Excerpts from Jim Conrad's
Naturalist Newsletter

from the November 9, 2014 Newsletter issued from Río Lagartos, on the north-central coast of Yucatán, MÉXICO

A lot of the plants and animals in the Río Lagartos area are new to me. Still, normally I can recognize what family a new-to-me flowering plant belongs to, and often even the genus, which helps a lot during the identification process. However, sometimes something comes along that simply throws me for a loop, maybe by mingling features that I'd thought were to be found only in different plant families. That was the case with a certain belly-high, evergreen shrub growing in salt-saturated sand of what might have been an ancient dune along the coast just east of Río Lagartos, shown below being photographed by my friend Jim Legault:


The sand's high salt content manifested itself in the bush's growth form, for the bush's stems and leaves were fairly succulent, succulence being a water-retaining feature of many plants adapted for very dry and/or salty conditions -- plants that are "halophytes." The chewed leaves had a definite salty taste. A branch of the plant is shown below:

Sweet Mangrove, MAYTENUS PHYLLANTHOIDES. leafy stem

A picture of the unusual, green flowers, with some kind of glistening exudation -- probably nectar -- beaded atop a doughnut-like disk surrounding the base of the plump ovary is shown below:

Sweet Mangrove, MAYTENUS PHYLLANTHOIDES, flowers

The bush bore pea-sized, capsule-type fruits about to turn red, shown below:


Some branches bore remains of capsules that earlier had split open, allowing the seeds to escape, and remained on the stems looking like tiny, brown flowers, as shown below:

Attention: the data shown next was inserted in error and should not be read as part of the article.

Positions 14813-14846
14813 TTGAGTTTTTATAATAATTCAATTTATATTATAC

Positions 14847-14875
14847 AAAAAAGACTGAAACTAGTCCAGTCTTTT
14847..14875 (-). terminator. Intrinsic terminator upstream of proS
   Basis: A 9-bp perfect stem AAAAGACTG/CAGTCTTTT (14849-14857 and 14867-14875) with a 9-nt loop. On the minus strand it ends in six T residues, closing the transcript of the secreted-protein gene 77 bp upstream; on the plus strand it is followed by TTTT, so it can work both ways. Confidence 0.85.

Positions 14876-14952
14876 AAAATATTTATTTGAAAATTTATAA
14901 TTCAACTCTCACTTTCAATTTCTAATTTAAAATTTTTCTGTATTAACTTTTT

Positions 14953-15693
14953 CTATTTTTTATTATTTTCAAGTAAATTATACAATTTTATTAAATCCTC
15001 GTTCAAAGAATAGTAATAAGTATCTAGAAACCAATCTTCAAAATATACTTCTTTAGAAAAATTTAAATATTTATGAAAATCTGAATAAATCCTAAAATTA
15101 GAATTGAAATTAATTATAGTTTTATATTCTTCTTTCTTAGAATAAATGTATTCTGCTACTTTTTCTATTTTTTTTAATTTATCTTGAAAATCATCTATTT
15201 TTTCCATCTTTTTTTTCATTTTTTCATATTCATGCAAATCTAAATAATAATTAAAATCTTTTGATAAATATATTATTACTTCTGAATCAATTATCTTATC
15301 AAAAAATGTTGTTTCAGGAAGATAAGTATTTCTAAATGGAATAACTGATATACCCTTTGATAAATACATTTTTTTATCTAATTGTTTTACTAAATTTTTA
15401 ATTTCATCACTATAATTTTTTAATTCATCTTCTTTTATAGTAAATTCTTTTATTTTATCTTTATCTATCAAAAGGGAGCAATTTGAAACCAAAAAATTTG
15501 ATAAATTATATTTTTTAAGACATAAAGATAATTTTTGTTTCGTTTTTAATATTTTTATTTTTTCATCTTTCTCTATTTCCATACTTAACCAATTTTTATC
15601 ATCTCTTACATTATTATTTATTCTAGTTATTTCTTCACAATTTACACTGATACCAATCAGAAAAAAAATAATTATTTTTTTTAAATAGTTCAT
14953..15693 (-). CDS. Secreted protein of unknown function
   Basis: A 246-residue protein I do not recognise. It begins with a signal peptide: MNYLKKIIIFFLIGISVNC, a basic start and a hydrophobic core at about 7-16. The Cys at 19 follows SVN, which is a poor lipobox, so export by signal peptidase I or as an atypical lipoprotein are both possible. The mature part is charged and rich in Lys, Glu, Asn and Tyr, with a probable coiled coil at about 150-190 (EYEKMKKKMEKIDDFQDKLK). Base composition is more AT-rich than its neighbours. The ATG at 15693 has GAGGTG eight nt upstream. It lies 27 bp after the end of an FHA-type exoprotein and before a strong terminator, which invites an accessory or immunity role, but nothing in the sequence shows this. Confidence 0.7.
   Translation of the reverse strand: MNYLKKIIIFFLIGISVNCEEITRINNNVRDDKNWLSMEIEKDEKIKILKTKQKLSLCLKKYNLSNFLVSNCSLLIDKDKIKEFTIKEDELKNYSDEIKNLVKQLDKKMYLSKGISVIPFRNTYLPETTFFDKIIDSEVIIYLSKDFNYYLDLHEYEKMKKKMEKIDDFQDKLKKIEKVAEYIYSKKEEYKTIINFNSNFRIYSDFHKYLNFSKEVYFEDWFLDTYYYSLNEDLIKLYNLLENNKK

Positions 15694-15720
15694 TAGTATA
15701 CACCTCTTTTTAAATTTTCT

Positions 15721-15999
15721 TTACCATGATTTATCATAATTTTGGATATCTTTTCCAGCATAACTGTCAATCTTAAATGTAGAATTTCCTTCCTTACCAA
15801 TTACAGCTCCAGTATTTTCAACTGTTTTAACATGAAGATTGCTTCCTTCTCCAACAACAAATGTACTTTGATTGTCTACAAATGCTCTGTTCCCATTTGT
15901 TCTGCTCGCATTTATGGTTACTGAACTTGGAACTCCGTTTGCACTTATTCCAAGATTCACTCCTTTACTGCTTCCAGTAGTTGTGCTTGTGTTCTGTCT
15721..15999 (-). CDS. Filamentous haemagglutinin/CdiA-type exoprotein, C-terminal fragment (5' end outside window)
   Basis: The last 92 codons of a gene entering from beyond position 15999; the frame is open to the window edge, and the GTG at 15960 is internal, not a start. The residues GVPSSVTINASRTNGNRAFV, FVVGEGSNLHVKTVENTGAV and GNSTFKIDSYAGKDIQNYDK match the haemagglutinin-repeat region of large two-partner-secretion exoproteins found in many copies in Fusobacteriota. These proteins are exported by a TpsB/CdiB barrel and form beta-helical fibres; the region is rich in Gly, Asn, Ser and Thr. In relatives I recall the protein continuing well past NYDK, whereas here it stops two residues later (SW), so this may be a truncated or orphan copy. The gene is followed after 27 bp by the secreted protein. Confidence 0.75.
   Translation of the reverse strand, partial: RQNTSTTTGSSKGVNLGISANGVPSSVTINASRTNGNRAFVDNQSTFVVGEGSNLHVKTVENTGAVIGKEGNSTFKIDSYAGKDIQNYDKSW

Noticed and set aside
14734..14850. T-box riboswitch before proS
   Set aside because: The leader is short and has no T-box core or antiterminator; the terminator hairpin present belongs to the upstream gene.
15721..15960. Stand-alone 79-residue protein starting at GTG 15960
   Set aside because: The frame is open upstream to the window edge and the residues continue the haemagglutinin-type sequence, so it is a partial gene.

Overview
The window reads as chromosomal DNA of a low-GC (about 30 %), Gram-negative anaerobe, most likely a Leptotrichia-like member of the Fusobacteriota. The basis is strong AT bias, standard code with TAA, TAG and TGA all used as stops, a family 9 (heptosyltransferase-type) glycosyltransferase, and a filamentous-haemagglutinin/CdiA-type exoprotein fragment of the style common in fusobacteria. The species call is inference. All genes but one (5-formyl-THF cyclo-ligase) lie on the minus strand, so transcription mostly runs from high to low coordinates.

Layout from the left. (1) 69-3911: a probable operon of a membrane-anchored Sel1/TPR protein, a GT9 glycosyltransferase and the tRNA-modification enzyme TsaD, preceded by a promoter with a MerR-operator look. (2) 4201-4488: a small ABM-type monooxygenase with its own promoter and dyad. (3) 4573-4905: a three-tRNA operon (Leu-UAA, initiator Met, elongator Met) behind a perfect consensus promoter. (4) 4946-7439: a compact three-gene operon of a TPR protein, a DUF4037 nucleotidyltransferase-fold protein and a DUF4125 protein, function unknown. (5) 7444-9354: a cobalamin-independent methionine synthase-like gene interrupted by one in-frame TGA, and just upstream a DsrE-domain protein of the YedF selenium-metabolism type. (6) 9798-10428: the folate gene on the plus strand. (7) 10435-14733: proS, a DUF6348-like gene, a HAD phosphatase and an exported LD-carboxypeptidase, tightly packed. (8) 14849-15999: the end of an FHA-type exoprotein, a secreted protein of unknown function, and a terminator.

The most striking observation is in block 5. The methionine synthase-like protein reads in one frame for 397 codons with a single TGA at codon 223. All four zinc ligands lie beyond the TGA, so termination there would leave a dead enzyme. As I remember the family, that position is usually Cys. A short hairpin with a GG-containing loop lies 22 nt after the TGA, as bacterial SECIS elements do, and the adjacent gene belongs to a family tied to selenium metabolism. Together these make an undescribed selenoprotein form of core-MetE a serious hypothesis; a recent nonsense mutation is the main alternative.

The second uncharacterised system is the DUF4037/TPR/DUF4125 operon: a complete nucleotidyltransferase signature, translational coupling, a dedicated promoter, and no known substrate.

Sweet Mangrove, MAYTENUS PHYLLANTHOIDES, old fruit capsule on stem

Still, the strange blossoms interested me most, for they reminded me of flowers seen last year in southwestern Texas on a Hog Plum tree belonging to the Buckthorn Family, the Rhamnaceae and the genus Colubrina. You can compare our flower photo with a Hog Plum flower in Texas at http://www.backyardnature.net/n/13/130519rj.jpg.

The most obvious difference between the two flowers is that the Hog Plum blossom in Texas bears tiny, green petals, but our Río Lagartos plant's flowers have none, just petal-like calyx sepals. That difference didn't keep me from assuming that we had a member of the Buckthorn Family, though. The problem was that no plant in the Buckthorn Family listed for the Yucatan bears such flowers on a shrub with succulent twigs and leaves.

Fortunately as I was banging my head against this plant's elusive identity I happened to be in communication with botanists at CICY, the Centro de Investigación Científica de Yucatán, in Mérida -- the Center for Scientific Study of Yucatán. An expert there was kind enough to identify our Río Lagartos bush as MAYTENUS PHYLLANTHOIDES, known as Sweet Mangrove, Mangle Dulce, Mayten, Florida Mayten, Gutta-percha Mayten, Leatherleaf and by other names. It's a member of the Staff-Tree or Bittersweet Family, the Celastraceae, which also includes the Hearts-a-bustin' or Strawberry Bush, Euonymus americanus, we had back in Mississippi. The Hearts-a-bustin' green flowers also had a doughnut-like disk at the base of the flower's ovary, and  no petals, as shown at http://www.backyardnature.net/n/09/090406ev.jpg.

That picture shows that blossoms of Hearts-a-bustin' and Sweet Mangrove are very similar structurally. I should have recognized the similarities, but I just didn't. If you want to see the Hearts-a-bustin' plant, which you'll probably recognize when you see it, it's profiled at http://www.backyardnature.net/n/w/euonymus.htm.

Sweet Mangrove isn't common enough to be considered one of the four species thought of as constituting the Yucatan's mangrove ecosystem. The bush is distributed along the coasts of Florida and southern Texas, but mostly it's a Mexican plant, occurring on both the Pacific and Gulf coasts. The online Atlas de las Plantas de la Medicina Tradicional Mexicana reports that besides living in the vicinity of mangrove swamps, Sweet Mangrove can be found in a variety of dry soil situations, including oak forests.

The Atlas also says that leaves, roots and bark of Sweet Mangrove have been used in traditional medicine against "rhumatism," which probably is arthritis. Boil the leaves and stems for about an hour, let the resulting tea cool off, add a little alcohol, and massage the liquid onto painful joints. Add some cinnamon and it's also good for the kidneys.